By Joe Koizumi
Ex-Japanese middleweight champ Yoshiaki Akasaka, 66, passed away because of kidney disease on Monday afternoon in Sapporo city, Japan. Formerly a professional sumo wrester for three years, Akasaka made a debut in 1963 and went on to win the national 160-pound belt by upsetting formidable veteran Fumio Kaizu in May 1967, though he was dethroned by Kaizu just 49 days later. It was only once that the stout-built aggressive puncher could defeat Kaizu in their four encounters. After Kaizu’s relinquishment, in November that year, Akasaka regained the Japanese belt by finishing Akimine Takeda in three rounds.
Ambitious and aggressive Akasaka accepted an offer to face unified world middle kingpin Nino Benvenuti, just after his give-and-take trilogy with Emile Griffith, only to be dispatched in two quick rounds of a non-title bout in Rome, Italy, in 1968. The 20-year-old companion to Akasaka there was currently influential promoter and Hall of Famer Akihiko Honda through Dewey Fragetta’s matchmaking. Akasaka, a game fighter, attempted to win the national belt for the third time, but failed with an eighth-round knockout by Cassius Naito in 1970. It was his final ring appearance with a 20-18-1, 9 KOs mark.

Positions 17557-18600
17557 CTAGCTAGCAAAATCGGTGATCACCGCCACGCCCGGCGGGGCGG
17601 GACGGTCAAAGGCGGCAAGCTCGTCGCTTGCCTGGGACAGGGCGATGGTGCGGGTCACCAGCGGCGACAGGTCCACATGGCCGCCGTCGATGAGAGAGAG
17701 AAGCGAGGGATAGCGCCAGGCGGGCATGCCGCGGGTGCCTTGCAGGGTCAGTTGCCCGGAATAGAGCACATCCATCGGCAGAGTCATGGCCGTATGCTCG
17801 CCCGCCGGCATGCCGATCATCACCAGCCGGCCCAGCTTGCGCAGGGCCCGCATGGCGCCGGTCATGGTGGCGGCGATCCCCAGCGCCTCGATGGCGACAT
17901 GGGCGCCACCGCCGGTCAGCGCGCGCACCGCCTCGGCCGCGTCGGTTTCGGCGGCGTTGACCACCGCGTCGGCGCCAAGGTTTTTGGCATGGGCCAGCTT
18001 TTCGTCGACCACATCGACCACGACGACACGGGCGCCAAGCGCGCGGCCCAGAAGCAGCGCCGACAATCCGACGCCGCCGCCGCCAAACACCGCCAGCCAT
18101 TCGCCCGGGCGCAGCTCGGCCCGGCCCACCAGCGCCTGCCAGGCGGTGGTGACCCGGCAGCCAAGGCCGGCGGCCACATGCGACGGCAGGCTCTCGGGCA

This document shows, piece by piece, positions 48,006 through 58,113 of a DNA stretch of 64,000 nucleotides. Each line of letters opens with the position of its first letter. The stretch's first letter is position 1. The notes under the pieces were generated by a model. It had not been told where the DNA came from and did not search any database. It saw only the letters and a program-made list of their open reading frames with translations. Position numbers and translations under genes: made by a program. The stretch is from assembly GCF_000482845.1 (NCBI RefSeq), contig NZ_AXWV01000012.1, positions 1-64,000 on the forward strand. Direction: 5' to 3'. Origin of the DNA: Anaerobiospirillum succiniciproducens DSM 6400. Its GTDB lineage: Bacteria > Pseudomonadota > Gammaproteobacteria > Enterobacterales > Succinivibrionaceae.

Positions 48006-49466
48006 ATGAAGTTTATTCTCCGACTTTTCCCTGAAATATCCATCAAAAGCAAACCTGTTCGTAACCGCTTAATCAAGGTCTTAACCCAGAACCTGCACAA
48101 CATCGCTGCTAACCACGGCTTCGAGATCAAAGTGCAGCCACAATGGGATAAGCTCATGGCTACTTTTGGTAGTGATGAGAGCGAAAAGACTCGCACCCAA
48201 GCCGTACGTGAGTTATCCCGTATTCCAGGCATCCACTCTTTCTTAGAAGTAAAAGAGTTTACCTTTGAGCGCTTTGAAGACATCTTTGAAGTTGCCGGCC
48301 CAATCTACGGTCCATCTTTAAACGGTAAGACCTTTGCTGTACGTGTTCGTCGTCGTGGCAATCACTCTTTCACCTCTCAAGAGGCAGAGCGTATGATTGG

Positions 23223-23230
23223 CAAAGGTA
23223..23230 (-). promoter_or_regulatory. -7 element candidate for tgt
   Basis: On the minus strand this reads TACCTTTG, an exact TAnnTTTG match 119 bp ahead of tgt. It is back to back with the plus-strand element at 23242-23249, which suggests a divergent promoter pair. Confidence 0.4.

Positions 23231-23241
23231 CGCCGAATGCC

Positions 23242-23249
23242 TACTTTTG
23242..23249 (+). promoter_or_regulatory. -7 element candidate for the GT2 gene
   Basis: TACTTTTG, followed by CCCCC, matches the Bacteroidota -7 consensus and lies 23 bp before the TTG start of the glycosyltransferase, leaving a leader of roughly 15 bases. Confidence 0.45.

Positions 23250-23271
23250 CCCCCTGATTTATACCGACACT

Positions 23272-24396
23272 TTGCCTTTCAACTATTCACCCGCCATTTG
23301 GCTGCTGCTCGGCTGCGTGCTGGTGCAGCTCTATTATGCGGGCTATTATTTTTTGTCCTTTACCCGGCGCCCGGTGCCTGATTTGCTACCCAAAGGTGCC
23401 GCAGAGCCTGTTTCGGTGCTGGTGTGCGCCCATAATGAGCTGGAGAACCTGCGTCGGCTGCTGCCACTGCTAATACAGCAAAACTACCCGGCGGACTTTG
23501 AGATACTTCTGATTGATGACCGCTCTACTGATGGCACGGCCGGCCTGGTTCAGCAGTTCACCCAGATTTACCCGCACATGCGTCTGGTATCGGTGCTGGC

After saying a farewell to the squared circle, he established Akasaka Boxing Club in Sapporo, where he cultivated once world-rated national 108-pound champ Masato Hatakeyama and others. Having been struggling with his disease for fifteen years, his gym has been succeeded by his daughter Yumiko and the retired Hatakeyama. At his prime as local promoter in Sapporo, Akasaka often staged such world title bouts of Hiroyuki Ebihara, Shozo Saijo, Yoko Gushiken and Yuri Arbachakov in association with Masaki Kanehira’s Kyoei Promotions. May his soul rest in peace.